A visit from a political journalist opened my eyes to something that should be very upsetting to this student body.
Tim Skubick, a long time Lansing journalist, spoke to a crowd of about 90 people last week on campus, and asked what should not have been tough questions.
“Do you know who’s running for governor?” Skubick asked three or four students.
All of them answered with slight shame: “No.”
It’s OK to not like politicians. It’s fine have a distaste for politics. There’s no shame in that. I hate politics. Whether they be Washington politics or the politics of who gets to pitch in a Little League game based on the dad that’s running the team. What’s disturbing is when the bright young minds of Ferris, four weeks from an election, don’t raise their hands when asked who is running for governor.
Skubick next asked who was running for Senator.
The humming of the ventilation system became deafening in that moment.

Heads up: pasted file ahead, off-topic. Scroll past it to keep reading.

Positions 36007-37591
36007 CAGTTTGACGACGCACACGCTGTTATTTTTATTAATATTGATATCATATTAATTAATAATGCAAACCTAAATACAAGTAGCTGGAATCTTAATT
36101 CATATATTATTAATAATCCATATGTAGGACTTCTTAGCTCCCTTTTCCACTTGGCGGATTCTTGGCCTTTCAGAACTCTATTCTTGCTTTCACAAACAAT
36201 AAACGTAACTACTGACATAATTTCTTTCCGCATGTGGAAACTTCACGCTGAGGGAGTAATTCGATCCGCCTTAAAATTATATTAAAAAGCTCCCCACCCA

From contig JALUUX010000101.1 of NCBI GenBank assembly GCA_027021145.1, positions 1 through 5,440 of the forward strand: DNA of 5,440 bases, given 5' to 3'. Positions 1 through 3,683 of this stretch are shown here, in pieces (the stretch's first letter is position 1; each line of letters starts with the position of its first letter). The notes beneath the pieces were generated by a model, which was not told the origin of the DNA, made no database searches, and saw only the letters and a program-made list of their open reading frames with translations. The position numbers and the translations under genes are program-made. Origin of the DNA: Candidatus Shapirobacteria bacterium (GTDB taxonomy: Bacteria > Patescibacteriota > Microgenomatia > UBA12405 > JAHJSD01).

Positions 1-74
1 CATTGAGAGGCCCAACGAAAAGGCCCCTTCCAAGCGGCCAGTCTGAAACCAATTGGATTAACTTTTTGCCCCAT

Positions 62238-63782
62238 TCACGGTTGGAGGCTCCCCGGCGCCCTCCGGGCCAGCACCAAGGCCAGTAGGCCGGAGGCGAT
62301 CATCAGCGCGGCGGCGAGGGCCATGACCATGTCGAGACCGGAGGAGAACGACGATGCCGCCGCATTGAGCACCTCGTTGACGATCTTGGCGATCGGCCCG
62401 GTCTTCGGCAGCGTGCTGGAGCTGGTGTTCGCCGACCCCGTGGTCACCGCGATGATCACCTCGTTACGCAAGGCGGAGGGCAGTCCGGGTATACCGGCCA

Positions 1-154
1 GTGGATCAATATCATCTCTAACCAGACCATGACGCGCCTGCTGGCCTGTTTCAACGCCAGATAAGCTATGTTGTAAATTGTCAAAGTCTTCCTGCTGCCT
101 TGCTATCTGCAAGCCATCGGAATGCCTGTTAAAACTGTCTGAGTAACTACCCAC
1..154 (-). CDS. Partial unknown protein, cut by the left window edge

One student in the room answered to both questions. The few faculty in the room seemed to have a grip on the election.
Apart from those lone people, roughly 70 students were unaware or at least weren’t showing they were aware of the candidates.
These candidates directly affect you.
In 2011, Republican Governor Rick Snyder cut higher education spending by 15 percent.
Snyder has since worked on reinvesting the money in higher education which institutions have optimism about, though Democratic candidate Mark Schauer, pledged to restore funding completely and immediately.
I hope you know to be skeptical of politicians, but willing to listen.
These issues can directly affect how much you pay to go to college. Shouldn’t you vote for at least whoever will make that easier for you? Don’t we have enough financial issues as it stands?
If you don’t participate, you don’t get to complain.